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Energy and Global Warming News for January 19: Even plants may not like a warmer world

Even Plants May Not Like a Warmer World

Most of the fallout from climate change is likely to be disruptive, to put it mildly. It’s hard to put a positive spin on rising seas, increased drought and wildfires, shrinking water supplies and more acidic oceans. For the plants that form the very foundation of the food chain, though, an argument can be made that both global warming itself and the rising carbon dioxide levels that cause it are actually a good thing. CO2, after all, is essential for the photosynthesis that most plants depend on for nourishment. And as winters get milder and shorter, plants will have longer growing seasons. More food plus more time to eat it seems like a recipe for very happy vegetables.

But the story is a lot more complicated than that. “There’s a big range of very powerful interactions in nature,” says Chris Field, director of Global Ecology at the Carnegie Institution at Stanford University. “It’s very risky to make strong projections based on single-factor explanations.”

The latest evidence for that assertion comes in a study just published in the journal Forest Ecology and Management, in which Finnish researchers looked at how the northern forests will respond as the growing season gets longer. In the current climate, says lead author Anna Kuparinen, of the University of Helsinki, pine and birch trees in the northernmost parts of Europe are stunted, in part because they have less time to grow each year than their more southerly counterparts. They’ve also evolved mechanisms that protect them from the harshest cold. “They actually stop growing before the frost comes,” says Kuparinen.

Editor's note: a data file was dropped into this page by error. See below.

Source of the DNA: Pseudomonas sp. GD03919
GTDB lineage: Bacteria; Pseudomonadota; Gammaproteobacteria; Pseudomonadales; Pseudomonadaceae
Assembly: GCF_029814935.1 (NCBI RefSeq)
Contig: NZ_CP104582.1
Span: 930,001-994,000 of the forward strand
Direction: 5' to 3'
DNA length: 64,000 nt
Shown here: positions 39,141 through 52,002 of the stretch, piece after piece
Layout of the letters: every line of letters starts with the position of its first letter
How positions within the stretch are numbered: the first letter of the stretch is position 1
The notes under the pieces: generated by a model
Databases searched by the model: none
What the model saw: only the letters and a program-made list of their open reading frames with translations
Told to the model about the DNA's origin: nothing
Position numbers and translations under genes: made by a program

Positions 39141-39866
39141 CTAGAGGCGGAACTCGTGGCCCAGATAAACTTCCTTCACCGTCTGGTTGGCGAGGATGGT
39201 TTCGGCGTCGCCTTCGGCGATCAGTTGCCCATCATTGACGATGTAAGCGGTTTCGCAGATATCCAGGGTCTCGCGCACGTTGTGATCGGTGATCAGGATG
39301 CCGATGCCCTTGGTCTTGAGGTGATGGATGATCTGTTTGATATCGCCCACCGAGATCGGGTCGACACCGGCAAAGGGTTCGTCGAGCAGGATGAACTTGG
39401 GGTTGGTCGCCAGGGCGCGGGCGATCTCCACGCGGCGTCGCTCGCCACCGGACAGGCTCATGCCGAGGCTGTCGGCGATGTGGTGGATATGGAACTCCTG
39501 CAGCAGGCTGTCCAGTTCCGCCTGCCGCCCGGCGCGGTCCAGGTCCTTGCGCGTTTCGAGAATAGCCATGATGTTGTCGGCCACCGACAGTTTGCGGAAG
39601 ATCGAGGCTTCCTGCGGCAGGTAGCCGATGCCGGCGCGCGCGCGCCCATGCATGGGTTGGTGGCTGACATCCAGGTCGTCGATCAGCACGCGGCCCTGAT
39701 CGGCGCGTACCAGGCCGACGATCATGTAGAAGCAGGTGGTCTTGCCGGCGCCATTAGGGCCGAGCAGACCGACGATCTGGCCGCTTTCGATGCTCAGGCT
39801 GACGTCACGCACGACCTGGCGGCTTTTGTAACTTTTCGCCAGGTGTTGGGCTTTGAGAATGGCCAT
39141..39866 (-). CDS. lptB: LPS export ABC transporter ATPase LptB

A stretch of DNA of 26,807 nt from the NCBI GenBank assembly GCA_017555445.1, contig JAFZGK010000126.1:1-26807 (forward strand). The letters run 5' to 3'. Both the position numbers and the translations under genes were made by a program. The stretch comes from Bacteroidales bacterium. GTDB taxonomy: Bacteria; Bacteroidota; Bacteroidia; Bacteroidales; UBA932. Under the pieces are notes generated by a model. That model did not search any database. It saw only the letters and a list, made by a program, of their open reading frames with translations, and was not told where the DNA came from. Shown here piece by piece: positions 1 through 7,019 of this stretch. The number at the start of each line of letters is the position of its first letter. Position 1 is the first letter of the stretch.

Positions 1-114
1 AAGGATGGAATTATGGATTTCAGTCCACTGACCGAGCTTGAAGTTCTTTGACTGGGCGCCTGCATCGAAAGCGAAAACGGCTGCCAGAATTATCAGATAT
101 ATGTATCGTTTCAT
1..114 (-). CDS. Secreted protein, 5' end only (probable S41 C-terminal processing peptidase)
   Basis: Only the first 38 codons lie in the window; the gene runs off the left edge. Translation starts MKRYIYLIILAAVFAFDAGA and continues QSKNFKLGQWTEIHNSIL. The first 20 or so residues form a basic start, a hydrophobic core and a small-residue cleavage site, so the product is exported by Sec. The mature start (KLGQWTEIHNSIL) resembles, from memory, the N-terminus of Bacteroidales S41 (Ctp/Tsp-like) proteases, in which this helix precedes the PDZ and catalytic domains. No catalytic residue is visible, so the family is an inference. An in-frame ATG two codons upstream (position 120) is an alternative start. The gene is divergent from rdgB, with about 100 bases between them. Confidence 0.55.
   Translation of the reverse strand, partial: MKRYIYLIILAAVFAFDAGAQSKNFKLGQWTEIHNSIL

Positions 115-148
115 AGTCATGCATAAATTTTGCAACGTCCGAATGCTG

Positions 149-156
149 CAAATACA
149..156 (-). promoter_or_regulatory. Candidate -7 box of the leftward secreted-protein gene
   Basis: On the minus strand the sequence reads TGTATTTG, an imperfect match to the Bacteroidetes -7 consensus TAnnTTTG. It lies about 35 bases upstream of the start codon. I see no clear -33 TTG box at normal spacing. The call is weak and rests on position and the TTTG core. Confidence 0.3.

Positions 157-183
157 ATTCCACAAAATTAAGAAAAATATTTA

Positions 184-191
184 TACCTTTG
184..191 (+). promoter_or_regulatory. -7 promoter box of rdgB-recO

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If the frost starts coming later, though, she says, they can’t un-evolve overnight. “The current forests won’t immediately start growing taller and stronger,” she says. Eventually, the evolutionary process will catch up, as new seedlings without the frost response take over. “In principle, however,” says Kuparinen, “this process will take a long time. The rate of evolution is slower than the rate at which climate will change.” The forests would thus get no benefit, remaining stunted until seedlings without early dormancy genes can take root and take over.

And this is only the latest in a long line of modeling studies and experiments that show how complicated the climate-vegetation connection can be.

World leaders make new call for clean energy commitments

World leaders raised a fresh alarm on global warming Monday, urging international action to increase use of clean energy at a four-day forum that opened in the oil-rich emirate of Abu Dhabi.

“If we don?t act now, our coral reefs and rainforests will die, desert countries will become unbearably hot and low lying countries like the Maldives, will slip beneath the rising seas,” said the president of the Maldives, Mohammed Nasheed.